Yoga For The Heart
“Yoga is an art, a science and a philosophy. It touches the life of a person at every level: physical, mental and spiritual. It is a practical method for making one’s life purposeful, useful and filled with energy. It enables every part of the human system to become attuned to its essence: the conscious seer within. Yoga alone encourages the practitioner to perceive and experience the world within and around him, to touch the divine joy of all creation and to share the wisdom of wealth and happiness with others.” — BKS Iyengar, Light on the Yoga Sutras
Yoga is a self-reliant healing system whose origins date back to 3000 B.C.
For centuries, it was passed along the ancient Indian Brahmans and Sages orally and by practice alone. At that time, it was suitable only for those of the purest intentions and livelihoods. Finally, sometime between 500 and 200 B.C., a man by the name of Patanjali wrote down the infamous Yoga Sutras and encrypted a path for the world to follow.
Today, yoga is synonymous with health. Yoga studios are popping up on every corner of the world and are accessible to everyone.
For today’s purposes, we are focusing on yoga and its effects on the heart. Only in the last 20 years has Western medicine and science put yoga to the test. The results are profound, benefiting people afflicted with every form of disease and discomfort as well as people in good health.
For those of us who practice regularly, there is an inherent knowledge and tuning in of our own bodies, minds and hearts. For those who experience yoga for the first time, in most cases it won’t be the last. Yoga makes you feel really good!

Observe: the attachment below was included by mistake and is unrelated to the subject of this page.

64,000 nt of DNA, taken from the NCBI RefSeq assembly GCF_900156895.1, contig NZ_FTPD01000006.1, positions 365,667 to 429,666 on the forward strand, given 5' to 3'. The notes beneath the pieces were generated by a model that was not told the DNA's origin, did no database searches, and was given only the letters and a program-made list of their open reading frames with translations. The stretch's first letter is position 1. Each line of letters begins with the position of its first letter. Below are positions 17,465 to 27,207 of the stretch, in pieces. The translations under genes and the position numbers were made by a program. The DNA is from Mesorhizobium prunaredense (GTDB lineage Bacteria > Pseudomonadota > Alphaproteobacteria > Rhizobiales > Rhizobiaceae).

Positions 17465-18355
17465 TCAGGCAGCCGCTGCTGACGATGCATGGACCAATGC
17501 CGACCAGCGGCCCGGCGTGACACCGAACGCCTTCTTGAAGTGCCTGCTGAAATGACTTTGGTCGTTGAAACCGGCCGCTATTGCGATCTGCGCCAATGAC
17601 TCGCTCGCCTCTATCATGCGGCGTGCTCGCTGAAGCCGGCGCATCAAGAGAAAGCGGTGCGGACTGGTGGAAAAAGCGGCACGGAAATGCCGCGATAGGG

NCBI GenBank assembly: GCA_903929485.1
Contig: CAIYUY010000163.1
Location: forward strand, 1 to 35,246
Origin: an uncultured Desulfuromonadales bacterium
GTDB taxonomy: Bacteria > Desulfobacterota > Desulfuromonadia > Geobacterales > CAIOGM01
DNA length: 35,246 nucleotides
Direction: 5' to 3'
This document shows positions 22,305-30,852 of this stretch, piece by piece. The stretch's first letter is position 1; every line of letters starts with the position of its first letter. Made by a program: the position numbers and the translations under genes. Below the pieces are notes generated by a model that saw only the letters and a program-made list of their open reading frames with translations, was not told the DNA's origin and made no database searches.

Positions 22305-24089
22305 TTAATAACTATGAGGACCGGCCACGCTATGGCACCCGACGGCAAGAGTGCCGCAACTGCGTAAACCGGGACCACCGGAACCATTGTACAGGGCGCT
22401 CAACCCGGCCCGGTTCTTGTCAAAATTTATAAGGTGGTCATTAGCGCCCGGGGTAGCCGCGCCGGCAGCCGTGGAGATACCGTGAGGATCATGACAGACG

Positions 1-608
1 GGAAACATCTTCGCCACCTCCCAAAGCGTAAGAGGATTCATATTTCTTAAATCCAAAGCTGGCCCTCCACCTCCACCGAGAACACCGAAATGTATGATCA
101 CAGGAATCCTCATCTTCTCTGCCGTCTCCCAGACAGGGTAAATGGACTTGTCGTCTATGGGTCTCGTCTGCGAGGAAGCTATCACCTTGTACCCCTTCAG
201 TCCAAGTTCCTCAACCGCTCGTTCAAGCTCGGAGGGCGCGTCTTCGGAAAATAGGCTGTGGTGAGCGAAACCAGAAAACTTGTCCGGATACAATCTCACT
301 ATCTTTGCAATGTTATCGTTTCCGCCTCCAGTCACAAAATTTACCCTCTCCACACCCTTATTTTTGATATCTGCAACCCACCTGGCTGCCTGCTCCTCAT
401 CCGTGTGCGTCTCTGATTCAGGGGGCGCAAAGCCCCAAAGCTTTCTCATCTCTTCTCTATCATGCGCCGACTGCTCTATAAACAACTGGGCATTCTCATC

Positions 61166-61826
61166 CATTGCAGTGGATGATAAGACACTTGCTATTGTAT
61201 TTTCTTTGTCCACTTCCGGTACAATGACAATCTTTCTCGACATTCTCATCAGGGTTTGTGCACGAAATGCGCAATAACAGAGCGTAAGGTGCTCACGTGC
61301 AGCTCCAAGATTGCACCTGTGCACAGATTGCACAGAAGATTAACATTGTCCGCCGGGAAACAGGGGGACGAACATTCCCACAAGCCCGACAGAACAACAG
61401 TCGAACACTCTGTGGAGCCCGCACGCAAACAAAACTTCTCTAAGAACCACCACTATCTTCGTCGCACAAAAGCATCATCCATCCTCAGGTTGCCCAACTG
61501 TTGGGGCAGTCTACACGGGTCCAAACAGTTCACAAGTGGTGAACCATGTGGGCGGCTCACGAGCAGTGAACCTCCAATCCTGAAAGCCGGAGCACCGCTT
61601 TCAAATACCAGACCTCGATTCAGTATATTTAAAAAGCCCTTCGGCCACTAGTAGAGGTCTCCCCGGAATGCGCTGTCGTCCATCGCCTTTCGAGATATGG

At the Anjali Yoga Studio, we are committed to providing a traditional yoga experience to our students, following the practices of pranayama (breathing exercises), asanas (physical postures), meditation (realizing your true essence or soul) and philosophy. Through these practices it is said that ultimate health is attained mentally, physically and spiritually.
Last Sunday, Feb. 6, we held a special workshop and put yoga, science and the heart to the test.
FirstHealth cardiothoracic surgeon and fellow yogi Dr. Peter Ellman attended as our heart expert. Sarah Ellman, a former pediatric oncology nurse, and Dr. Jessica Patella, a naturopathic physician, and myself — owner and teacher at the studio — assisted with the testing, statistics and analysis. We had 18 participants.
We took blood pressures and heart rates before and after class. Within our study, we had five people who came in as hypertensive (BP over 120/80). Those statistics align with the U.S. average that one in four people has high blood pressure.
After one class, those five participants had an average 11-point drop in the systolic and 10-point drop in the diastolic readings, bringing them well below their hypertensive state prior to class.
The people with normal blood pressure readings had small variances. Those in optimal health actually had slight increases in the blood pressure readings but low drops in heart rate. Others had drops in their blood pressure and heart rate. In a study published in the British medical journal The Lancet, performed by Dr. Chandra Patel, 40 subjects received yoga intervention for three months.
They averaged an astounding 26-point drop in systolic blood pressure and a 15-point drop in diastolic blood pressure. After a one-year follow-up with the same subjects, they found an average 20-point drop in systolic blood pressure and 14 points from the diastolic blood pressure readings. Wow!